A long-awaited reform of the IRS Section 179D tax incentive was introduced in the U.S. Senate and put on a fast track for consideration in the lame duck session of Congress after the November elections.
The Chantilly, Va.-based Sheet Metal and Air Conditioning Contractors’ National Association endorsed the legislation, S.3591, The Commercial Building Modernization Act of 2012, in anticipation that passage of the incentive by December could lead construction’s high-efficiency retrofit sector to improved economic activity for building owners, contractors and their workforce.
Sen. Jeff Bingaman (D-N.M.) and Sen. Olympia Snowe (R-Maine), two leaders on energy-efficiency policy and tax policy, joined forces with three Senate co-sponsors to champion a priority of the commercial building efficiency retrofit community. It is more probable the incentive will be added to the large package of tax provisions set to expire late this year and next year.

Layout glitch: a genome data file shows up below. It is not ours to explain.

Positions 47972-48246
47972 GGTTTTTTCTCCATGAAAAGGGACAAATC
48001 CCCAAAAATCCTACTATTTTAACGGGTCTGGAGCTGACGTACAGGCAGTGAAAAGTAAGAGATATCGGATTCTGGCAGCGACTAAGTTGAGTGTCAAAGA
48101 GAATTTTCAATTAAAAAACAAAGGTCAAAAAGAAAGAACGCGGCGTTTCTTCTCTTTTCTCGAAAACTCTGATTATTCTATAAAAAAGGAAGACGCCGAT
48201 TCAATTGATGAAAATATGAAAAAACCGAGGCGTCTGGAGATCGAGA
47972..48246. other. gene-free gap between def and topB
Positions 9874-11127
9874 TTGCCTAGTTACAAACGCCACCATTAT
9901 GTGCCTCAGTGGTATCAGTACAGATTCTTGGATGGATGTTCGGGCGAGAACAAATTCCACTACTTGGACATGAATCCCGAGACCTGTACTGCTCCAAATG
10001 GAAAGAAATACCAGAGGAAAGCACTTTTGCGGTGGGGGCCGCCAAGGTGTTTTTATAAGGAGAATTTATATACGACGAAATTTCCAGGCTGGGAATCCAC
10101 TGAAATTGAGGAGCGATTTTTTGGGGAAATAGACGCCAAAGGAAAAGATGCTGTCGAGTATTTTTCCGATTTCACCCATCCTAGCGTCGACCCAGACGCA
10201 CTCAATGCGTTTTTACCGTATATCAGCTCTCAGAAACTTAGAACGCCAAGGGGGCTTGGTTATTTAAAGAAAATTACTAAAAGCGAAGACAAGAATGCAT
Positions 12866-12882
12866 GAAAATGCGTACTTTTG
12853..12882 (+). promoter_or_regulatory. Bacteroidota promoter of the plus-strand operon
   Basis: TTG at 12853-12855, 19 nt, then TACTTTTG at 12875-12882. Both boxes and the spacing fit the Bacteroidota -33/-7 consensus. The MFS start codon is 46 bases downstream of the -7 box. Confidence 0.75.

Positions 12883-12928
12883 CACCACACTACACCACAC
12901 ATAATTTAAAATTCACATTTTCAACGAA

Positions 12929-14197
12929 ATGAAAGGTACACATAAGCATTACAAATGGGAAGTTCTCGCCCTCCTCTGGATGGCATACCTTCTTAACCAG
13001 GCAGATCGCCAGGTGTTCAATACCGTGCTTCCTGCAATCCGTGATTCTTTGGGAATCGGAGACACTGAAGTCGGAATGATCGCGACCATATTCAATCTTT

Proposed 179D changes include the following:
- Extending the expiration date of the tax benefit from Dec. 31, 2013, to Dec. 31, 2016.
- Increasing the maximum amount of the deduction from $1.80 to $3 per square foot.
- Allowing deductions to be allocated to other parties not only when the property is owned by a government, but also for not-for-profit and privately owned commercial properties.
- Allowing an allocation of the deduction not only to designers of energy-efficient improvements, but also building tenants, financiers, professional engineers, licensed contractors, energy-services companies or other building professionals.
- Permitting a partial allowance for some energy-efficient upgrades with an increase from $1 to $3 and $2.20 to $3 for the relevant energy-efficient part of the upgrade.
By expanding incentives for whole and partial retrofits to encourage a wider variety of retrofit projects and by including real-estate investment trusts in the pool of projects eligible for allocation of 179D, the incentive will jumpstart many projects previously sidelined while industry employment suffered.